Vivek Ramaswamy is a certified conspiracy theorist

Published December 7, 2023

The Telegraph

Ron DeSantis easily had his best debate performance so far last night. The question is, will it matter?

DeSantis displayed a calm, forceful demeanor throughout the contest. In prior encounters, he would sometimes appear a bit uneasy, more concerned about avoiding gaffes than scoring points. Last night, he was collected and comfortable, whether he was attacking Nikki Haley or expounding his own ideas.

He was perhaps at his best when talking about the culture war issues that animated his national rise. He is passionate when talking about protecting women’s spaces from transgender persons, whether in the bathroom or on the sporting fields. DeSantis was eloquent in defending Covid vaccines while attacking mandates or spreading their usage to babies despite the lack of any scientific evidence on their efficacy or safety for such young patients. Many Republican voters care passionately about these topics, and DeSantis showed he would be their champion.

Haley polling rise predictably made her the target of attacks, which she largely weathered. She clearly is a top tier candidate, not a one hit wonder. Her problem, though, is her message. She appeals to the Republican old guard, the voters who want a pre-Trump GOP without the populist flourishes. Haley has adopted many of the post-Trump policy preferences: she opposes transgender surgery on minors, for example. But she doesn’t prioritize them to the degree that DeSantis does, and that’s something voters for whom this is their passion notice.

Vivek Ramaswamy continued his bizarre strategy of being the annoying interloper on the stage. He lobs attacks on everyone with a nearly crazed, conspiratorial energy and went so far at one point to hold up his note pad for the camera with words “Nikki = Corrupt”. If Hollywood adapted the debates for “Batman” movie, he would be the Joker, anarchically and gleefully spreading mayhem and destruction in his wake. It’s not surprising that no one approached him afterwards for the customary post-debate handshake.

Chris Christie is again the most capable candidate with absolutely no chance to win. He’s smart and polished. He’s also familiar with all the issues and is never lost for words. His problem is that he’s the explicitly anti-Trump candidate in a party whose voters still like Trump. The path to victory would come by persuading them to think twice about whether they want to follow him again down a path to defeat and ruin. Christie can’t do that without acknowledging first why they are attracted to him, but he continues to ignore that crucial first step.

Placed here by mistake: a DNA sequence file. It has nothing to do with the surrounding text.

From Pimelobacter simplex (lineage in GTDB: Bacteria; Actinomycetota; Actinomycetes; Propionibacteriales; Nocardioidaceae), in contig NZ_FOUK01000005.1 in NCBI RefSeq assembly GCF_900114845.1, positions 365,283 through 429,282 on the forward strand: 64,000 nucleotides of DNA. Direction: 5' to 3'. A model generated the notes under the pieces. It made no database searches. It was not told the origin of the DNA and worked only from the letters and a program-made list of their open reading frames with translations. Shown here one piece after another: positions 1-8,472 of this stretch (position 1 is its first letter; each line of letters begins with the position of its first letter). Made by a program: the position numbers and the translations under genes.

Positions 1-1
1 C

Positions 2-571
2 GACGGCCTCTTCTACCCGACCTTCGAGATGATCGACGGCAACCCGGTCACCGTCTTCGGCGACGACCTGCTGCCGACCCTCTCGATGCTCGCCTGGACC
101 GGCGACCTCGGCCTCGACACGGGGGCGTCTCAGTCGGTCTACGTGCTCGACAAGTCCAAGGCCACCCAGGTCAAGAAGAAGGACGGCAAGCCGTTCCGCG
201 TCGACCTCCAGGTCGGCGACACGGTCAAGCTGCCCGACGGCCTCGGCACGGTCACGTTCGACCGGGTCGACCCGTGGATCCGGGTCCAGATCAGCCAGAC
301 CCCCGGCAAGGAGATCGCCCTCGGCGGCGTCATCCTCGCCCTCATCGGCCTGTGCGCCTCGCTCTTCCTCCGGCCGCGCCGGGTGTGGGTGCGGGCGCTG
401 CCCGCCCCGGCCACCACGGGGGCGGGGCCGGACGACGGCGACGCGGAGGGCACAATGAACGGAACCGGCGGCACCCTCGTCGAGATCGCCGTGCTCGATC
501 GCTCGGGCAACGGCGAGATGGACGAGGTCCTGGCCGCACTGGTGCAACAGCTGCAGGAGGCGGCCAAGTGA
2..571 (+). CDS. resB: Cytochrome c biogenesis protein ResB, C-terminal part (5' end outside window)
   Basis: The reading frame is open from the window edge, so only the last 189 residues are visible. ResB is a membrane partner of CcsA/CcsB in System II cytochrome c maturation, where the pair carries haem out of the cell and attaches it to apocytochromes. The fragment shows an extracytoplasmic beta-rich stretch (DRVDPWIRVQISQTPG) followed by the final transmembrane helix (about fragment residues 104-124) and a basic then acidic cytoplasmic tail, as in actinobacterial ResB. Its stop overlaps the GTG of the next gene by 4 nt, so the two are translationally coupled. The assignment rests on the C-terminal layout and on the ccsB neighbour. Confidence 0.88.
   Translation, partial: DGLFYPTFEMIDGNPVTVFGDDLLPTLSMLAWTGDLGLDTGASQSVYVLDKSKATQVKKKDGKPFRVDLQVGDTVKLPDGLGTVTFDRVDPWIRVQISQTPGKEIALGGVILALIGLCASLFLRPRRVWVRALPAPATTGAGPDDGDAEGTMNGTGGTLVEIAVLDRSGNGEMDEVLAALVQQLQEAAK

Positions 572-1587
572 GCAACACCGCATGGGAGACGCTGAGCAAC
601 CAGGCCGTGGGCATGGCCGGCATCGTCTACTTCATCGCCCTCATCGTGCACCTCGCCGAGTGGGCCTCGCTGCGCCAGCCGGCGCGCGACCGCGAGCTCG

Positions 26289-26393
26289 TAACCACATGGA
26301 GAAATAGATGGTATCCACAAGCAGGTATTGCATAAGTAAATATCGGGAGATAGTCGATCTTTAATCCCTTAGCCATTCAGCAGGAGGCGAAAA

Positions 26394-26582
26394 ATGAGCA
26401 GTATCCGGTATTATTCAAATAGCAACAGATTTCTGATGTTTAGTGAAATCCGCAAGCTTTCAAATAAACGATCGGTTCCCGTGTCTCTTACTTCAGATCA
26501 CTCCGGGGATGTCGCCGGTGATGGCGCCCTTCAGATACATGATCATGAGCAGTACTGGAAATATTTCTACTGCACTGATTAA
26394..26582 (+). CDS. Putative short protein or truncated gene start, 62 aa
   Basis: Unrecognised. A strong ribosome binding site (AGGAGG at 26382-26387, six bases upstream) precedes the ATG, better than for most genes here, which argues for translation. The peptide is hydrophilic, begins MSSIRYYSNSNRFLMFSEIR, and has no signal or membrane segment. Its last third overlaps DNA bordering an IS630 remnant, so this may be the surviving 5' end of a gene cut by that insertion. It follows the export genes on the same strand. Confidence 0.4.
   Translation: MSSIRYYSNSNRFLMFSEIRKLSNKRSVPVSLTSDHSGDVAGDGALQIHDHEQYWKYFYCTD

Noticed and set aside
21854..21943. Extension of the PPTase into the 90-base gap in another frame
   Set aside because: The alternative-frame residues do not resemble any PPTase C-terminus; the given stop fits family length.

If this were a normal debate stage, we’d know that DeSantis would be gaining strength. The problem, however, is that the front runner never takes part in these battles. With Trump absent, the four candidates can appear like also-rans rather than true contenders. At some point that has to change for either DeSantis or Haley to do more than simply battle for second place.

Nothing has so far budged Trump’s perch. Candidates have risen and fallen in the polls beneath Trump, but his 40-50 percent in early state polls has remained secure. Until that changes, these debates are just sound and fury signifying nothing.

There are, however, still over five weeks to go before Iowans trudge into the snow to vote in the caucus. That’s an eternity in politics. Rick Santorum and Marco Rubio caught fire in the last week before the 2012 and 2016 caucuses, more than doubling their vote shares right at the end. We can’t rule out that happening again.

To do that, however, DeSantis and Haley have to speak directly to the Trump voter rather than at one another. Each will have to explain why they should choose them rather than Trump. They can’t tell those voters they should reject Trump or turn their backs on him. Instead, they need to show why it’s time to move on from him. That’s a tough sell.

That’s why they both need more debates, preferably at least one with Trump. The Republican National Committee has not announced whether there will be a fifth debate in January; if it does, the RNC should set a high bar to qualify so that it effectively would be a 1-1 faceoff. That would attract attention, especially in Iowa, and could settle who is best positioned to go on against Trump.

The dynamic duo should also challenge Trump directly to face them. Abraham Lincoln obtained his famous debates against Stephen Douglas by following the incumbent around Illinois, speaking immediately after him in every location Douglas traveled to. DeSantis and Haley might want to do the same thing, scheduling impromptu rallies in the same city directly after every Trump appearance. The message would always be clear: if Trump can’t fight me, how can he fight for you?

The Republican race remains Trump’s to lose. Last night’s debate clarified that the contest has winnowed down to three people. Whether it gets any closer than that depends a lot on what they from here on, and even more on whether Trump voters are at all interested in looking elsewhere.

Henry Olsen, a senior fellow at the Ethics and Public Policy Center, studies and provides commentary on American politics. His work focuses on how America’s political order is being upended by populist challenges, from the left and the right. He also studies populism’s impact in other democracies in the developed world.

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